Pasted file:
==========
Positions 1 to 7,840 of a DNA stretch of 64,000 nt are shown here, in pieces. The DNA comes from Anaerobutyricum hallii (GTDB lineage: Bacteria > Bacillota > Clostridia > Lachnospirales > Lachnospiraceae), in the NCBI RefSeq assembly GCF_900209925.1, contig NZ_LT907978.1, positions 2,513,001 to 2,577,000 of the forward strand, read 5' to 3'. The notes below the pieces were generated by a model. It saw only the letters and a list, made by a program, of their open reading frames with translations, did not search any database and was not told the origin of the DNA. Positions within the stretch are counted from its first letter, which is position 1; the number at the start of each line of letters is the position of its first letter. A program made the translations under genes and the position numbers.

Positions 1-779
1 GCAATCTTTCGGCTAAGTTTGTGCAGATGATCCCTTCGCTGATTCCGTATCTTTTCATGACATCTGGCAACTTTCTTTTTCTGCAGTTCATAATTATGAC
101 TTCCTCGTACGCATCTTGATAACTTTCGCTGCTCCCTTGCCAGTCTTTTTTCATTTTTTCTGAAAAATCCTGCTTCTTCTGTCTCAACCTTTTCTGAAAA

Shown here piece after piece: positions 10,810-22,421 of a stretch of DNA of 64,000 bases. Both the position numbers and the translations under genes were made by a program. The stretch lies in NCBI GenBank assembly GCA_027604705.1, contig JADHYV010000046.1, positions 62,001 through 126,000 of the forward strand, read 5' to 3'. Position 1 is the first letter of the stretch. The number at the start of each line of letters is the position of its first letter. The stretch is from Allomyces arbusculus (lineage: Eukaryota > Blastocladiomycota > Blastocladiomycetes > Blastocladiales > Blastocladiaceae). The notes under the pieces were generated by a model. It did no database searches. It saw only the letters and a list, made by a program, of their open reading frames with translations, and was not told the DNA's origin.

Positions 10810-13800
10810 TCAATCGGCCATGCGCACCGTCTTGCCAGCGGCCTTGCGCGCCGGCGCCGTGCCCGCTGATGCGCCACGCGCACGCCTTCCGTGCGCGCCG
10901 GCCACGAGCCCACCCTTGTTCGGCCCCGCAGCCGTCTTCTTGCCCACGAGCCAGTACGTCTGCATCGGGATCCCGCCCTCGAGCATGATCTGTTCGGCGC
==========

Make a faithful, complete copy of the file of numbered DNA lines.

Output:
Positions 1 to 7,840 of a DNA stretch of 64,000 nt are shown here, in pieces. The DNA comes from Anaerobutyricum hallii (GTDB lineage: Bacteria > Bacillota > Clostridia > Lachnospirales > Lachnospiraceae), in the NCBI RefSeq assembly GCF_900209925.1, contig NZ_LT907978.1, positions 2,513,001 to 2,577,000 of the forward strand, read 5' to 3'. The notes below the pieces were generated by a model. It saw only the letters and a list, made by a program, of their open reading frames with translations, did not search any database and was not told the origin of the DNA. Positions within the stretch are counted from its first letter, which is position 1; the number at the start of each line of letters is the position of its first letter. A program made the translations under genes and the position numbers.

Positions 1-779
1 GCAATCTTTCGGCTAAGTTTGTGCAGATGATCCCTTCGCTGATTCCGTATCTTTTCATGACATCTGGCAACTTTCTTTTTCTGCAGTTCATAATTATGAC
101 TTCCTCGTACGCATCTTGATAACTTTCGCTGCTCCCTTGCCAGTCTTTTTTCATTTTTTCTGAAAAATCCTGCTTCTTCTGTCTCAACCTTTTCTGAAAA

Shown here piece after piece: positions 10,810-22,421 of a stretch of DNA of 64,000 bases. Both the position numbers and the translations under genes were made by a program. The stretch lies in NCBI GenBank assembly GCA_027604705.1, contig JADHYV010000046.1, positions 62,001 through 126,000 of the forward strand, read 5' to 3'. Position 1 is the first letter of the stretch. The number at the start of each line of letters is the position of its first letter. The stretch is from Allomyces arbusculus (lineage: Eukaryota > Blastocladiomycota > Blastocladiomycetes > Blastocladiales > Blastocladiaceae). The notes under the pieces were generated by a model. It did no database searches. It saw only the letters and a list, made by a program, of their open reading frames with translations, and was not told the DNA's origin.

Positions 10810-13800
10810 TCAATCGGCCATGCGCACCGTCTTGCCAGCGGCCTTGCGCGCCGGCGCCGTGCCCGCTGATGCGCCACGCGCACGCCTTCCGTGCGCGCCG
10901 GCCACGAGCCCACCCTTGTTCGGCCCCGCAGCCGTCTTCTTGCCCACGAGCCAGTACGTCTGCATCGGGATCCCGCCCTCGAGCATGATCTGTTCGGCGC